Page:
Safe and effectiveof novel agents presented at the virtual annual meeting of the American Academy of Dermatology.
Both investigational topical anticholinergic agents – 5% sofpironium bromide (SPB) gel and 1% glycopyrronium bromide (GPB) cream – met all of the efficacy and safety endpoints required by the Food and Drug Administration.
Primary axillary hyperhidrosis, or symmetrical bilateral excessive armpit sweating, has a prevalence worldwide of 1%-16%, with 5%-6% the most frequently cited numbers. The condition has a strong adverse impact on quality of life. Primary axillary hyperhidrosis is not caused by a disorder of the sweat glands; rather, it’s actually a dysregulation of the autonomic nervous system leading to disproportionate sweating, explained Christoph Abels, MD, PhD, medical director at Dr. August Wolff in Bielefeld, Germany.
“What’s surprising is that more than 50% of patients do not receive appropriate treatment, very likely due to lack of awareness or embarrassment,” he added.
Also, many patients are put off by the systemic side effects of the oral anticholinergic agents, which are the current off-label treatment mainstay for patients with moderate or severe disease, according to Tomoko Fujimoto, MD, PhD, director of Ikebukuro Nishiguchi Fukurou Dermatology, near Tokyo.
Sofpironium bromide gel
Dr. Fujimoto presented the results of a phase 3, double-blind, multicenter, 6-week, vehicle-controlled clinical trial conducted in 281 Japanese patients with moderate to severe primary axillary hyperhidrosis as defined by a baseline score of 3 or 4 on the 4-point Hyperhidrosis Disease Severity Scale (HDSS). Participants were randomized to self-application of 5% SPB gel or its vehicle once daily before bedtime.
Sofpironium bromide blocks the cholinergic response mediated by the M3 muscarinic receptor subtype expressed on eccrine sweat glands, thereby inhibiting sweating. The drug then undergoes breakdown into an inactive metabolite after reaching the blood.
An important aspect of both SPB gel and GPB cream is that these agents are rolled onto the axillae using a dedicated applicator. Patients never touch the medications with their hands, thus avoiding accidental exposure to the mucous membranes. This largely prevents problems with mydriasis and blurred vision as anticholinergic side effects, which has been an issue with glycopyrronium tosylate topical cloth wipes (), the first FDA-approved treatment for primary axillary hyperhidrosis.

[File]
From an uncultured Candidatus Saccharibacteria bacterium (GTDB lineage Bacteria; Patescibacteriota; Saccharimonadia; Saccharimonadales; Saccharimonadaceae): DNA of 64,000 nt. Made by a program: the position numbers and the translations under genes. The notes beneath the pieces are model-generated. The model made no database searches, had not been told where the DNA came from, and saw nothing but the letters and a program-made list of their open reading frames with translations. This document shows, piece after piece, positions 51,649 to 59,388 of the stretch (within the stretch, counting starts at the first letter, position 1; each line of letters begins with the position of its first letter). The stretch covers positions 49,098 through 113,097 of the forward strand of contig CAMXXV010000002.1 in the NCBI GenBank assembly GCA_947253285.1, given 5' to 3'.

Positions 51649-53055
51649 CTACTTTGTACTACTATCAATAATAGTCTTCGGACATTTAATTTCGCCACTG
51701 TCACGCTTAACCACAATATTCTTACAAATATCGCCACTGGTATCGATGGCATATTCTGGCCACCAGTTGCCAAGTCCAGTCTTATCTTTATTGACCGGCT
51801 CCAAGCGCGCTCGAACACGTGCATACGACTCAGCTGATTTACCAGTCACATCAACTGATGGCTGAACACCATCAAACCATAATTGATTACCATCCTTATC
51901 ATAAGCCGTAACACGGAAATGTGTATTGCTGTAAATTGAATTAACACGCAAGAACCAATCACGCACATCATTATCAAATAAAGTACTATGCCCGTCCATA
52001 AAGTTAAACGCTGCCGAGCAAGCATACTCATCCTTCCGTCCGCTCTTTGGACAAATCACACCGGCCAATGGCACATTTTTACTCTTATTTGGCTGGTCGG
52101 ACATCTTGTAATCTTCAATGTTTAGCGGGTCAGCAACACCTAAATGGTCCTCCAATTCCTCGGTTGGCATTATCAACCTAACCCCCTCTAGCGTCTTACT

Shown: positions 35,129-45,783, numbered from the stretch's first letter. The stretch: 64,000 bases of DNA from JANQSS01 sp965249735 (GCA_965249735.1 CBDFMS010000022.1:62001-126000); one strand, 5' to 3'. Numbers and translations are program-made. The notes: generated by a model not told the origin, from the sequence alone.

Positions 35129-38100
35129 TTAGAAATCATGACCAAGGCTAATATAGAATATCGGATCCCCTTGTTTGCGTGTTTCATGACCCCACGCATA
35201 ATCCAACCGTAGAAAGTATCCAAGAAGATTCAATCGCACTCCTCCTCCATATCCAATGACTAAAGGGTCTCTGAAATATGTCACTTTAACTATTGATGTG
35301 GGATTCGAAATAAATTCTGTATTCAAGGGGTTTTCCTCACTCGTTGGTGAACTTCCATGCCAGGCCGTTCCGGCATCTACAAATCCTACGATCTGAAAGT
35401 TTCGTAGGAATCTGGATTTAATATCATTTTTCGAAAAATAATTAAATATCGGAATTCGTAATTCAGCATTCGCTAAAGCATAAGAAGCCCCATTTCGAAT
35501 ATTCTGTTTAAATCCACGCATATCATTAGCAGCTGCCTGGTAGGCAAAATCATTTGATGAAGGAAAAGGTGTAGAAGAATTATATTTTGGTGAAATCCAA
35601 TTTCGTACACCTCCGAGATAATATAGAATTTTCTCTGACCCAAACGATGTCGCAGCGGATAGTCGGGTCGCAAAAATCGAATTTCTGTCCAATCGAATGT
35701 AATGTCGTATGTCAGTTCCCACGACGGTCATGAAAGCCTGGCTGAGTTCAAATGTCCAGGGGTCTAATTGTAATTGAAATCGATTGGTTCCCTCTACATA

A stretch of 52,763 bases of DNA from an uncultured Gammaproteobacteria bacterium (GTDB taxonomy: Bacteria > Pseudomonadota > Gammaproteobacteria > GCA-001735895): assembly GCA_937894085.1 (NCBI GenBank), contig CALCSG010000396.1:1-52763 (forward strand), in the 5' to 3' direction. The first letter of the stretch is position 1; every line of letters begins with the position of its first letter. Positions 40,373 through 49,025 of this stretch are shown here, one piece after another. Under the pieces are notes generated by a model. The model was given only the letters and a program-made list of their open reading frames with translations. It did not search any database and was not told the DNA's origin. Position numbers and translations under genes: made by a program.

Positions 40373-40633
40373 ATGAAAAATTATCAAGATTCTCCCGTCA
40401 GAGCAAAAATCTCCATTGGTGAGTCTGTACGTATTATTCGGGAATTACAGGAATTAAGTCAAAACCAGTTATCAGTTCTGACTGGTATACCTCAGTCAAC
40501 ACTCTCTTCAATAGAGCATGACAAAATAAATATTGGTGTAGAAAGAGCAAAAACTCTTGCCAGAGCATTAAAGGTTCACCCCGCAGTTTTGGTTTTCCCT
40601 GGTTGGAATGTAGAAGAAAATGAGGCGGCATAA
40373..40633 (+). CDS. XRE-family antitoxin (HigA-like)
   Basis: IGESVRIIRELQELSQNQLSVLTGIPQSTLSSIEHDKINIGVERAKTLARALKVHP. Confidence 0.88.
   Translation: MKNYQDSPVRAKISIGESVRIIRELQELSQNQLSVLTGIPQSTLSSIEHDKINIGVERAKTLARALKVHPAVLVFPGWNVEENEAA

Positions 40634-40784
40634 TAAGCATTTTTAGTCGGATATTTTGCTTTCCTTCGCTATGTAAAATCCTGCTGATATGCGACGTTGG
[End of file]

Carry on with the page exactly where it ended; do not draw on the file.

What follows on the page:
The primary endpoint in the Japanese study was at least a 1-point improvement on the HDSS plus at least a 50% reduction in gravimetric sweat production between baseline and week 6. This composite outcome was achieved in 53.9% of patients in the active treatment arm, compared with 36.4% of controls.
The secondary endpoint consisting of a week-6 HDSS score of 1 or 2 – that is, underarm sweating that’s either never noticeable or is tolerable – occurred in 60.3% of the sofpironium bromide group and 47.9% of controls, a between-group difference that achieved statistical significance by week 2, when the rates were 46.8% and 28.2%.
The reduction in total gravimetric weight of axillary sweat from a mean baseline of 227 mg collected over 5 minutes was also significantly greater in the SPB group: a decrease of 157.6 mg, compared with 127.6 mg in controls; a between-group difference that also was significant by week 2. The mean Dermatology Life Quality Index score dropped by 6.8 points in the active-treatment arm from a baseline of 11.3, a significant improvement over the mean 4.5-point drop in controls.
A new 5-point measure of subjective symptoms of primary axillary hyperhidrosis – the Hyperhidrosis Disease Severity Measure–Axilla (HDSM-Ax) – improved by 1.41 points in the SPB group, significantly better than the 0.93 points in vehicle-treated controls. About 48% of patients on SBP experienced at least a 1.5-point reduction on the HDSM-Ax, compared with 26% of controls.
Regarding safety, there was a 2% incidence of application-site itch or scale in the SBP group. Anticholinergic side effects consisted of a single case of mydriasis, another of constipation, and two complaints of thirst, all mild, none resulting in treatment discontinuation. There were no reports of headache or blurred vision.
“These results indicate that the safety risks of sofpironium bromide can be considered small and controllable,” Dr. Fujimoto said. “Moreover, sofpironium bromide is a topical agent that patients can use by themselves, so it is highly convenient, unlike, say, botulinum toxin type A injections.”